1) Can you tell us a bit about your background? How did your background influence the genre you write in?

I grew up in the burbs, in a pretty stereotypical middle-class household. My father used to like to watch “stupid movies” on TV – usually science fiction or horror movies. As a young girl, I didn’t understand why he would want to watch a movie if he thought it was stupid, but now I get it. They’re guilty pleasures. Your mind knows, “Uh uh. No way!” but your pounding heart doesn’t care.

When I hit my teen years my “guilty pleasures” expanded to include the romance novels my mom didn’t hide so well in a box in the basement. Back then, I particularly liked the steamy bits (although my threshold for steamy was low at the time); these days, I am a more complete romantic. In fact, steaminess does nothing for me unless there’s a compelling story to back it up.

I mostly write fantasy, paranormal, mystery, and romance. I still enjoy science fiction (and have written one science fiction novel), but the magic of fantasy just completes the magic of romance, in my opinion. The two genres belong together.


2) Where and when did your writing journey begin?

In my parents’ basement when I was 8. My mom found an old manual typewriter (I think she was helping her mom clean things out after her father died) and I asked if I could use it. I felt like such a grown up! I dug my fingers in and wrote a complete short story about Cabbage Patch Dolls going to Mars.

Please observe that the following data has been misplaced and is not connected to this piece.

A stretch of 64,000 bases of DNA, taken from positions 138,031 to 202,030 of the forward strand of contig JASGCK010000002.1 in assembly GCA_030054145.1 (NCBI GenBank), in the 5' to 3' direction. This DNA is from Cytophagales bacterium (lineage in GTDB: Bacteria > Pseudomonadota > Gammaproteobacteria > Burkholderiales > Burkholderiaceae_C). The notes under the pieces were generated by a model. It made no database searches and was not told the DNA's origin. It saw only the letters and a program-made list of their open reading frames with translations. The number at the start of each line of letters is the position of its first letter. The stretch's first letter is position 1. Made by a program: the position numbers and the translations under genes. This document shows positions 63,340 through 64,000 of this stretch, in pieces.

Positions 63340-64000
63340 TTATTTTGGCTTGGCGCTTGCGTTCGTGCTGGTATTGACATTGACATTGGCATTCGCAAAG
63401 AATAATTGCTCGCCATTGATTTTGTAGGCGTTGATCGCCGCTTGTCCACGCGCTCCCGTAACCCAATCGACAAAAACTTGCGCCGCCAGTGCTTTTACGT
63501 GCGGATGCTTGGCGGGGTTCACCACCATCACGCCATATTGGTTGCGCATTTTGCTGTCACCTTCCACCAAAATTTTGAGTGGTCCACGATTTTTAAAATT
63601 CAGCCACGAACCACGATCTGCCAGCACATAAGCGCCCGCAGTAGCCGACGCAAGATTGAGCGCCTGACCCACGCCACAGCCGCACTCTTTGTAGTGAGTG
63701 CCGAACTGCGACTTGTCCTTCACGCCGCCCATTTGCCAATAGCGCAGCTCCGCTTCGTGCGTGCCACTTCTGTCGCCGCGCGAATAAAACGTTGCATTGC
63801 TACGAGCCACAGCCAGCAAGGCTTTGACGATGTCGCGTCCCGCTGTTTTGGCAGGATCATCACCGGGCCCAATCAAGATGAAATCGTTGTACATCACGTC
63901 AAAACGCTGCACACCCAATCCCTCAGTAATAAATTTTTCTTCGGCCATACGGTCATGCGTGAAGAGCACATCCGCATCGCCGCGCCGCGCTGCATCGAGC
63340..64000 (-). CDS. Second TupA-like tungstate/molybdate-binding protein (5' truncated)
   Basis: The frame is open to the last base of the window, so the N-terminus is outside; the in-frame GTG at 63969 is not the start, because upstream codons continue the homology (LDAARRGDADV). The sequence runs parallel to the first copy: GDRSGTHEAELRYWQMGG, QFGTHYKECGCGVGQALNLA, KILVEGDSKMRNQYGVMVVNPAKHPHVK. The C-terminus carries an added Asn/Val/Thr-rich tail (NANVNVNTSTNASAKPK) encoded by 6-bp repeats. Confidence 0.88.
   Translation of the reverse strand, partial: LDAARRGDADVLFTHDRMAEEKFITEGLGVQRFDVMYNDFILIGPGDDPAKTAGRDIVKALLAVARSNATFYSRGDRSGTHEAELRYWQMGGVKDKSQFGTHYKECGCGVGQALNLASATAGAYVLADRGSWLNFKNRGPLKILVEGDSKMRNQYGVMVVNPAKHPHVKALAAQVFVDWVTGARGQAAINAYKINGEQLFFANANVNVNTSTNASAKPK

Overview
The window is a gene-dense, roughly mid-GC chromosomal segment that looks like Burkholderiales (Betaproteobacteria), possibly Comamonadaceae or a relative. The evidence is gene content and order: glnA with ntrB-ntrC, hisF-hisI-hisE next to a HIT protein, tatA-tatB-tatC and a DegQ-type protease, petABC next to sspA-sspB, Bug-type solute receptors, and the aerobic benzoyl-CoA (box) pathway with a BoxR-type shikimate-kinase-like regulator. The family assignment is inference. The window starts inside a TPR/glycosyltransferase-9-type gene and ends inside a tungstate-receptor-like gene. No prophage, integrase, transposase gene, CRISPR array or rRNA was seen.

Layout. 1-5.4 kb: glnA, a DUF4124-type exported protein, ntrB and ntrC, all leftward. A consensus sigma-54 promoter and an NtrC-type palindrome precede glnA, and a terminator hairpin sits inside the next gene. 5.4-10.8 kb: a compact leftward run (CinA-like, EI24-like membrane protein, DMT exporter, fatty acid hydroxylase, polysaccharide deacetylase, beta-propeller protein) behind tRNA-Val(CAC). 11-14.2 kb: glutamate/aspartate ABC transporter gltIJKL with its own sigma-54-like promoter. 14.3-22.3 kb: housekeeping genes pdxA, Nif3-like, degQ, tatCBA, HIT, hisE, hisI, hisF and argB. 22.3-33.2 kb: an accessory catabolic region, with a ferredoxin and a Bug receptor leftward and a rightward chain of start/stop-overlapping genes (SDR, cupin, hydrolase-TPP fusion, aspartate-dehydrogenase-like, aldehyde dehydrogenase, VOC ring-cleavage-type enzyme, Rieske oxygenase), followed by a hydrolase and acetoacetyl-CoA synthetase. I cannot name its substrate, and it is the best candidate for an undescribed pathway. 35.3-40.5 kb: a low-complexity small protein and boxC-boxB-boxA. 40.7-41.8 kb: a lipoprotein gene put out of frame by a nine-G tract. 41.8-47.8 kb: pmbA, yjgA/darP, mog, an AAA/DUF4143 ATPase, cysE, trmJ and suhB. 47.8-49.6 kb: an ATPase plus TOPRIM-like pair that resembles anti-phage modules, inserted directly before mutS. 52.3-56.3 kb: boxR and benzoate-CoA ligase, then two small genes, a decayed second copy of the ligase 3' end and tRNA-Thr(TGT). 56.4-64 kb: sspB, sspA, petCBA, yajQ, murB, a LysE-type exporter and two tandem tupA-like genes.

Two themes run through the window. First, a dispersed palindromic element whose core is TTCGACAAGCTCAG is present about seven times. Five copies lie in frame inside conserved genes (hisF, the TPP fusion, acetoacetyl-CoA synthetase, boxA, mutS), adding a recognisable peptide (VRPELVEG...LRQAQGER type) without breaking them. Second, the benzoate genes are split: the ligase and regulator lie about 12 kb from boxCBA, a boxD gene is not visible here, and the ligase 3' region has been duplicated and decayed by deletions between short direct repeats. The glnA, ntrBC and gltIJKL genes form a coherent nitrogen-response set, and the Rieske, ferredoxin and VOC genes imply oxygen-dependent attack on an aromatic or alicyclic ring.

I’ve pretty much written ever since, although I got “serious” about it in 2003 with the encouragement of my husband and the help of a workshop with Orson Scott Card.


3) Who are your favorite authors and how have they influenced your writing?

Jim Butcher, Karen Marie Moning, Linda Howard … I like so many authors it’s hard to keep track of them all! But I will say this: Every so often I read a really compelling piece of literary fiction, the kind that makes you think, the kind that makes an impact on the world as we know it. And I think, “Shouldn’t I want to do that? Shouldn’t I want to be able to put that kind of stamp on the world?” Then I pick up Linda Howard’s latest book and I am utterly lost in a thrilling escape. And I know that, however much some people marginalize that kind of book, that secretly (or not so secretly) it’s what we all clamor for – simple, undeniable pleasure. I don’t even think of it as guilty anymore.


4) What does a typical day in your life look like? And how does your writing routine fit into your day?

I work from home as a freelance editor, so my day revolves around writing in one form or another. I have a home office where I spend much of my day, although if I really want to get some words written it’s often best to get out of the house! I also have two kids to manage. During the summer, writing happens around their schedule. During the school year, writing happens from 8-3.